Just purchased a new unit? Congratulations! And if you’re thinking to yourself: ‘Now, what?’, fret not, here’s a quick new owner’s cheat sheet on the basics of condo living to get you started on your new adventure!
Yes, you now have neighbors! The rule of thumb is to really be the type of neighbor you want to have – the basics of course include being reasonable with noise levels, especially when it comes to music during house and/or dinner parties etc. And because this is a home where you will spend, at least the next few years living in, it pays to cultivate a good relationship with the people living around you.
In the case of unreasonable and/or noisy neighbors, you may contact Management, who can deal with these situations on your behalf, or if it’s noise that’s bothering you after hours, you may contact Security, which should be available 24 hours on your property. Always have these two main point of contacts saved as you will be referring to these parties for most matters throughout your stay here.
2. Home Renovations
All new condo owners should be provided with a manual, which details the dos and don’ts of the property, including restricted renovation hours. It’s handy to know this prior to scheduling renovation works for your home as your contractors can be denied access if work is being carried out outside the regulated hours.
TIP: Some properties allow light renovation on Saturdays (as long as there is no hacking, knocking or the moving of large equipment in and out of elevators involved) – this option is worth checking out as it may help speed up the process of getting your home ready for the big move!
3. Maintenance Fees
One of the perks of condo-living is that it takes just about the same time to get to your car as it is to a variety of on-ground facilities such as the gymnasium, swimming pool, tennis courts, sauna etc. (facilities may vary across properties). And up-keeping these facilities is just a fraction of monthly maintenance fees, which all condo owners contribute towards.
It’s important that you take ownership of what’s going on around you and know where your monthly investment goes to (maintenance fees also covers things such as general security of the building and property, landscaping, garbage collection and property maintenance including fixtures and fittings as well as scheduled paint works etc.
And because all facilities are communal, it is everyone’s responsibility and right to want them kept at tip-top condition, not just for personal enjoyment but also to ensure that the value of the property is being protected. So make it your business and remember to contact Management if you spot something that needs fixing or repairing!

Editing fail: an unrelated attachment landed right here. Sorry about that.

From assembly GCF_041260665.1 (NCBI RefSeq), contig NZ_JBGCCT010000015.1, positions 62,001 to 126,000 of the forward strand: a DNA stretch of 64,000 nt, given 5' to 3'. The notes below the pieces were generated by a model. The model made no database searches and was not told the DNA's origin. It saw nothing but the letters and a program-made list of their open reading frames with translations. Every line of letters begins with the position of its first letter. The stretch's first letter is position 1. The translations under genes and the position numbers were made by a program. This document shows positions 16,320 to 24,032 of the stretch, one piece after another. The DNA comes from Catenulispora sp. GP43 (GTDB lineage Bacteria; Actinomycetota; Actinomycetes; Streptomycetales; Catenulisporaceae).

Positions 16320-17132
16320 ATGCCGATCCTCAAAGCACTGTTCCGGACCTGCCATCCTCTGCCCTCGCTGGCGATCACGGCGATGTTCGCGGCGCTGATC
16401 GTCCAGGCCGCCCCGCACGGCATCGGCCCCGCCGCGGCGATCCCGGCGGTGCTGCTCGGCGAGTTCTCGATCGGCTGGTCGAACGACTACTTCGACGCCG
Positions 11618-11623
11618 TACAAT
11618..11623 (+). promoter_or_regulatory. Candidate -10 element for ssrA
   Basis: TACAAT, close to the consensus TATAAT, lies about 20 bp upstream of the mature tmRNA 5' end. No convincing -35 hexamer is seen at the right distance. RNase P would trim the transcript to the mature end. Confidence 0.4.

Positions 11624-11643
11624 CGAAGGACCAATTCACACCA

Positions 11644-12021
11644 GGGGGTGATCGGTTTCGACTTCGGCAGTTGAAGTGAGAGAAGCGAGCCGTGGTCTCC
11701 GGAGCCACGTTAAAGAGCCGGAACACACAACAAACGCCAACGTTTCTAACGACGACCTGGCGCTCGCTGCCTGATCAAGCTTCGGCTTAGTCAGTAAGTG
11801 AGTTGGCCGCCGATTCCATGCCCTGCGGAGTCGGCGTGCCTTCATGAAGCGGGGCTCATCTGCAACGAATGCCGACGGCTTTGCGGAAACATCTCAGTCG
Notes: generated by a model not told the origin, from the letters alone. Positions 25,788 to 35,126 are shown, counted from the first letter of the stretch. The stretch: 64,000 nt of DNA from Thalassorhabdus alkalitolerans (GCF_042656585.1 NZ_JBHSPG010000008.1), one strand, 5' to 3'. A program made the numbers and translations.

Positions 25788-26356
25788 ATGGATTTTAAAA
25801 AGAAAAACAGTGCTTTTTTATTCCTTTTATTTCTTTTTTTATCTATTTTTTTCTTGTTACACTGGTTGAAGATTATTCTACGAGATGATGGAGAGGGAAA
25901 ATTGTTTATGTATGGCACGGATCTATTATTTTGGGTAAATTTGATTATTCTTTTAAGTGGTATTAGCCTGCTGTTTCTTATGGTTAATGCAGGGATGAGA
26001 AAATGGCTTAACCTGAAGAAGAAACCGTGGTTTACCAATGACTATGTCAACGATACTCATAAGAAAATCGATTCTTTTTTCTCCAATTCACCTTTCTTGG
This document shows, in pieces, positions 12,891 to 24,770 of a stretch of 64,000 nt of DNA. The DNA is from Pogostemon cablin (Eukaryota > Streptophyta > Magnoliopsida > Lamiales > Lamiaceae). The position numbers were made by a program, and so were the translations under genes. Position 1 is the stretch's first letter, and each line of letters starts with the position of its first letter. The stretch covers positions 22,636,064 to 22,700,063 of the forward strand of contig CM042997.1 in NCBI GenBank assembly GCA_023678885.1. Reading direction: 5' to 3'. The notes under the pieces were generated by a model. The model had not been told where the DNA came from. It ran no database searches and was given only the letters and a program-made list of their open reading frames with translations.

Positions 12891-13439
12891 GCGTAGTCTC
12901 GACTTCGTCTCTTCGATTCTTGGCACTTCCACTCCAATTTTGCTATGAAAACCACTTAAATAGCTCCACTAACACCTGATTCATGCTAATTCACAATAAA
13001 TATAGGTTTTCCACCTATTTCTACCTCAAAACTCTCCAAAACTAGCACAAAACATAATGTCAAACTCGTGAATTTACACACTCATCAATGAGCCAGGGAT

4. Designated Parking
A very important aspect of any condo or property planning is parking allocation, especially in countries where owning a vehicle is a necessity! Always enquire about the allocation of parking spaces, which should be specified at the time of unit shopping or purchase. Some units come with one or two spots, also depending on the size of your condo. If no parking spaces are allocated, you may contact Management for options and renting arrangements.
5. Pet Ownership
More often than not, the rules about having a pet in your condo will be outlined in the manual well, so remember to carefully review this or check with Management beforehand on pet restrictions surrounding your property.
Some condos are reasonably pet-friendly, allowing small pets on the property as long as they are kept on a leash at all times in communal areas and parks, while others are more tolerant to medium-larger sized pets, but these regulations may vary across different countries.
6. Association Rights
Once you own a condo, you’re automatically a member of the condo’s Association. Think of it as a social circle, one in which everyone participates with mutual interest to keep the property at its best.
It’s good to make time to attend Association meetings, which are usually held periodically between condo owners, property Management and the developer. These meetings outline the general upgrades and/or changes to the property as well as upcoming plans that are in the works.
While it’s good to attend as many meetings as possible to keep abreast with what’s going on in your neighborhood and property (and also to get to know your neighbors a little better), however, besides the monthly financial contribution of maintenance fees, it is not compulsory for you to attend every meeting or be obligated to participate in any Association initiatives. If you can’t make it to most meetings, speak to your Management about receiving e-updates and meeting minutes by way of newsletters and/or email blasts.